Philosophy of David Hume
Episode #7 of the course “Brief history of Renaissance and Modern philosophy”
Considered one of the greatest philosophers to write in the English language, Scottish-born David Hume was an exemplary and influential thinker in the 18th century. In opposition to strict rationalists like René Descartes, Hume argued from a strictly skeptical viewpoint that valued empirical evidence and psychological schema above all. Hume’s work as a historian, a moral philosopher, and an early proponent of scientific psychological studies makes him not only one of the most influential theorists of his own time, but one who caused a ripple effect through generations of scholars.
Hume had a great impact on moral and ethical philosophy in particular. Rather than placing the emphasis on reason as the drive for human behavior, Hume believes it is innate desire. This desire is enhanced by a person’s experiences, which form a system of sensations by which a person comes to define himself or herself. Hume argued that it is these sensations and the individual feelings they produce which constitute moral “goodness” or “badness” of human actions, rather than morality existing as an independent absolute. He does not promote that something “ought” to be moral or immoral simply because it exists, but supposes that it is a fallacy to assume something “ought” to be a certain way because of its appearance.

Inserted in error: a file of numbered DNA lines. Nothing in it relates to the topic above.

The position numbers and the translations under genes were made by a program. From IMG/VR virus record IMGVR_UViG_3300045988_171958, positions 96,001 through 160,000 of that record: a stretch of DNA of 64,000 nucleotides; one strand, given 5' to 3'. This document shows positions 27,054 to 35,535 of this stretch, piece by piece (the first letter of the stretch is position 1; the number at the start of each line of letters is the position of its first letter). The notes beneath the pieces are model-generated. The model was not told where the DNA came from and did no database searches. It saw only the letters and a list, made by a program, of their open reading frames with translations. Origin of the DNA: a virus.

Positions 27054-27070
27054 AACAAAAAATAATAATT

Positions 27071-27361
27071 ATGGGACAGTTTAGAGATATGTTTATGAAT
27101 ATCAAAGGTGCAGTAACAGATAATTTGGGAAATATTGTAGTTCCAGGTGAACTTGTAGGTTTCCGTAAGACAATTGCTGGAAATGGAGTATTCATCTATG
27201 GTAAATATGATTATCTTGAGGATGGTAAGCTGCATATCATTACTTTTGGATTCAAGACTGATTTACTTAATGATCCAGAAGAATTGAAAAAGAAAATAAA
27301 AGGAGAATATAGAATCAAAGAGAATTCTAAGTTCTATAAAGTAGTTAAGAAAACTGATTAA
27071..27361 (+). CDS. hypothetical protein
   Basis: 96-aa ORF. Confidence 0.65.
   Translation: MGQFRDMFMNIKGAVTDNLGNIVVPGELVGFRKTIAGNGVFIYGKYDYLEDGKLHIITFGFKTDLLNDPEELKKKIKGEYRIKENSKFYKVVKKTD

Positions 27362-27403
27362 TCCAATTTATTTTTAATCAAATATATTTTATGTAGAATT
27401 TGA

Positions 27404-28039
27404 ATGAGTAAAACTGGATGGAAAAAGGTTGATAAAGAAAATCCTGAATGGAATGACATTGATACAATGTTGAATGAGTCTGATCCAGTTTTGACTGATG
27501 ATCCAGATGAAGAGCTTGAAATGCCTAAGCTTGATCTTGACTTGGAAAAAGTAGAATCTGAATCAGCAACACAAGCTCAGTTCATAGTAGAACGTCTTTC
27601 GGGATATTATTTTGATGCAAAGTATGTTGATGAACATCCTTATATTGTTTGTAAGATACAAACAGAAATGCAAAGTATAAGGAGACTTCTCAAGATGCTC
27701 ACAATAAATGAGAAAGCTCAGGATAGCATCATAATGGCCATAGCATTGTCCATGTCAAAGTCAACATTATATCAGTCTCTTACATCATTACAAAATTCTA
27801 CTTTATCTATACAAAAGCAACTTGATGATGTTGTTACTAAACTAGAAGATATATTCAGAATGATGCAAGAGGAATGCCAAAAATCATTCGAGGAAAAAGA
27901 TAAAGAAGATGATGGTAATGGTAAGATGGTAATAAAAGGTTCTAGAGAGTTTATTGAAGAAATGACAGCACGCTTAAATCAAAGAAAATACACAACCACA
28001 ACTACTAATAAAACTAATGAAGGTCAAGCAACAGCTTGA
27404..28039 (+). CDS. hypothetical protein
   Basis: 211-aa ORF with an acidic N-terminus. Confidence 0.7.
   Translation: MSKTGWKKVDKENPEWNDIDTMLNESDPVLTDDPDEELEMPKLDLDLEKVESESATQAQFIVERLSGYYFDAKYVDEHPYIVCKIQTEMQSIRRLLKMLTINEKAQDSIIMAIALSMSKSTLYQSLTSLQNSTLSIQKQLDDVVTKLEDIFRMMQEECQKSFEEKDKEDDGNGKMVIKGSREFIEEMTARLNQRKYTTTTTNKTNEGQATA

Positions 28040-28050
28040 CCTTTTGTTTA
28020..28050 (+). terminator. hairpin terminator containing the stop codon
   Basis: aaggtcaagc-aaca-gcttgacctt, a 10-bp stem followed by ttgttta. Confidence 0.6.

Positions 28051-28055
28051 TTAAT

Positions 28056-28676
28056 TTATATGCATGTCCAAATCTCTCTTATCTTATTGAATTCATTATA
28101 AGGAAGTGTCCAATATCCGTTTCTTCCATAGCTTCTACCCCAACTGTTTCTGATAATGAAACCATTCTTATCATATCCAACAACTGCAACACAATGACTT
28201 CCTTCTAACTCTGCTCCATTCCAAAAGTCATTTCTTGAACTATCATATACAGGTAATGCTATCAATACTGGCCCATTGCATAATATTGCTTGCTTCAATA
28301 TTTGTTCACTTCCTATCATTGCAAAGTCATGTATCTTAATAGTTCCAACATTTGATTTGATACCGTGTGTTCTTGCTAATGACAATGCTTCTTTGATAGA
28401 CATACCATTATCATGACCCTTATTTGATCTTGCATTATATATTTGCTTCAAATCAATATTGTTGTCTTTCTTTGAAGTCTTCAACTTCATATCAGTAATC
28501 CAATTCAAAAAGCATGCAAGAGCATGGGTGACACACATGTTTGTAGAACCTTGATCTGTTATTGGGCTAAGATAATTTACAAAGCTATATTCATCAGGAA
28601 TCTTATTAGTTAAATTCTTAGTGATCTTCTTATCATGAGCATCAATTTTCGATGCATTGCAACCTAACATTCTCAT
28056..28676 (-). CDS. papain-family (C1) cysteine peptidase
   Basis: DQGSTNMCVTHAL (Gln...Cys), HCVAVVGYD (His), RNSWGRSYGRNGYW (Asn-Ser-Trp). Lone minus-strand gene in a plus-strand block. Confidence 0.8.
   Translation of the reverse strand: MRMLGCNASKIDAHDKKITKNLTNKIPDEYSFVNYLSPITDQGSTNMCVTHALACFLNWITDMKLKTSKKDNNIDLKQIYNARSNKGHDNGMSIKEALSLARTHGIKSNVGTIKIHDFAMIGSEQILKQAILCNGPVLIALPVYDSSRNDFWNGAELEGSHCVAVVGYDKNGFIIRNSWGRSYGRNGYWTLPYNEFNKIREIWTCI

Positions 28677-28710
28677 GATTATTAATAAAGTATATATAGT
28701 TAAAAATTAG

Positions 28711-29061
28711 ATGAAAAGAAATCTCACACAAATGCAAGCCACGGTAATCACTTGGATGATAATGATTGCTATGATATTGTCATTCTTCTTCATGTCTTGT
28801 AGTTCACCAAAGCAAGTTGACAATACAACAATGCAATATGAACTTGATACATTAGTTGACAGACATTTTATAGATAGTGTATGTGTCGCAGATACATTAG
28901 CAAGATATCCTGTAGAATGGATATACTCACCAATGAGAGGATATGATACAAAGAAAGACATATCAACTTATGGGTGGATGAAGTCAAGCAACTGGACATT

Some of the most highly-influential texts from David Hume that are still studied today include Treatise of Human Behavior, Concerning the Principles of Morals, and Enquiries Concerning Human Understanding. Even though his topics seem limited, the impact of them was broad across the sciences, especially from his skeptical, empirical methods and approaches to questions. As a giant figure in the Enlightenment, David Hume’s topics of causality and necessary connection continue to be debated today.
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